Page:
Combining debt can lighten your wallet and your financial burdens. Credit card companies, mortgages and debt management services offer debt consolidation to move your debt from many high-interest credit cards into a single haven of lower interest. Consolidation allows for one monthly payment and one place to manage debt. In the right place, debt consolidation can even lower your tax bill. However, debt consolidation is not an easy fix to debt problems, especially if you have large debt. To get the most out of combining debt, you need to find long-lasting lower interest rates, resist the urge to put things on credit and exercise disciplined money management.
Using Credit Cards
Balance transfers can move debt from high-interest credit cards to low-interest credit cards. This approach works best with low-balance credit cards, especially your department store cards. Don't count on credit cards to combine large balances. Depending on your credit score, you might get a small credit limit. Many card offers lure you with "teaser rates," such as zero-interest on balance transfers. At the end of the introductory period, your rate will jump significantly. Thus, you will have only six months to a year to fast-track your debt reduction with a new credit card. Don't defeat the purpose of combining debt by using the new card and growing your debt; instead, shred or cut the plastic as soon as you get it.
Home Equity Loans
Home equity loans can combine more debt than credit cards. With these loans, you borrow against the difference between your home's value and what you owe on it. The money you borrow then take care of your credit card balances. Generally, home equity loans carry lower interest rates than your credit cards. Making interest payments for a mortgage creates tax deductions; you cannot deduct payments to a credit card company. However, using a home equity loan hitches what was unsecured debt to your home. If you miss payments on your loan, you can lose your home to foreclosure.
A credit counselor can create a debt management plan for you to pay off your debt in full. Unlike Chapter 13 bankruptcy or a debt settlement plan, debt management doesn't cut your credit card balances, just eases your ability to pay them off. The counselor gets your credit card companies to bring down the interest rates and your payments. You make a single payment each month to the counseling agency, which sends your money to the creditors. In 36 to 60 months, you are free of the debt. If this route interests you, use a reputable agency, such as one that belongs to the National Federation of Credit Counselors or the Association of Independent Consumer Credit Counseling Agencies. These groups hold member agencies to high standards designed to assure that you are being well-served, not victimized by scams or incompetence.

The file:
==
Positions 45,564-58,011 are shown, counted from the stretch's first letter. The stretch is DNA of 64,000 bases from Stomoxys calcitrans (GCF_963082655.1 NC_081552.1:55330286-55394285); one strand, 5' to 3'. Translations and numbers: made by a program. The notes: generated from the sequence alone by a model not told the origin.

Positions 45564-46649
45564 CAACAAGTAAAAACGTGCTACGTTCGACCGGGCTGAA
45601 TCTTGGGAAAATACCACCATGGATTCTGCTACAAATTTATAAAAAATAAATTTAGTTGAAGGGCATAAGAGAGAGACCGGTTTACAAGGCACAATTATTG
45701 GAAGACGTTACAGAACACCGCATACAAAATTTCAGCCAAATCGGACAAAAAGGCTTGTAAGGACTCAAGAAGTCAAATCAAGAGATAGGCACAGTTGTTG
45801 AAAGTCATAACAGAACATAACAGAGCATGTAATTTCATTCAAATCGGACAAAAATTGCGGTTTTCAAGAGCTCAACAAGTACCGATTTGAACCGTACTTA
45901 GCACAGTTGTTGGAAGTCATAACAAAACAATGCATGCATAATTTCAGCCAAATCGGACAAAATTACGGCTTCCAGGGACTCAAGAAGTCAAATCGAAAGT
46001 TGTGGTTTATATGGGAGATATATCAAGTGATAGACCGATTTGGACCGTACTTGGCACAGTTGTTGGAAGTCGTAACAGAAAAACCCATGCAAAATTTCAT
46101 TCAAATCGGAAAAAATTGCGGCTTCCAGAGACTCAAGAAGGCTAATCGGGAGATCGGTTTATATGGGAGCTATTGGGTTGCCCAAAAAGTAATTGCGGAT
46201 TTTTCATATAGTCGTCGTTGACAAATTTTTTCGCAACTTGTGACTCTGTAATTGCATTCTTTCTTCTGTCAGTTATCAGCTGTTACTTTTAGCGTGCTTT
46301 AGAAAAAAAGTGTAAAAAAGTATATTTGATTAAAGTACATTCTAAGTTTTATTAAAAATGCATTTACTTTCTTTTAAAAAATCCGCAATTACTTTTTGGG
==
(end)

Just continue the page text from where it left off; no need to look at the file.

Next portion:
Don't Add Debt
Combining debt doesn't work if you keep adding debt. Close and cut the old credit cards. Trim the excess from your budget so you will rely on cash, not credit. AICCCA says stay closer to home if your budget does not allow for extensive travel. Find a lake, beach, swimming pool or other attractions in or near your community. If you eat out, forgo the appetizers and opt for water instead of sodas. Remove premium cable services and satellite radio. Use the extra cash to pay more than the minimum monthly credit card payments. Each statement gives tells you how long it will take to pay your balance with only the monthly payment and how you can shorten the path to being debt-free by paying more.
- United Kingdom: Directgov: Money, Tax and Benefits: Consolidating Debts
- Consumer Reports Magazine; December 2011: New Credit Card Deals:
- Indiana Department of Financial Institutions: Home Equity Loans and Lines of Credit
- University of Illinois Extension: Open Doors Housing: Is a Home Equity Loan Right for You?
- National Foundation for Credit Counseling: Debt Management Plan
- Association of Independent Consumer Credit Counseling Agencies: AICCA Press Release: AICCCA Advises Take a "Paidcation"
- Federal Reserve Bank of Philadelphia: Consumer Compliance Outlook: An Overview of the Regulation Z Rules Implenting the CARD Act
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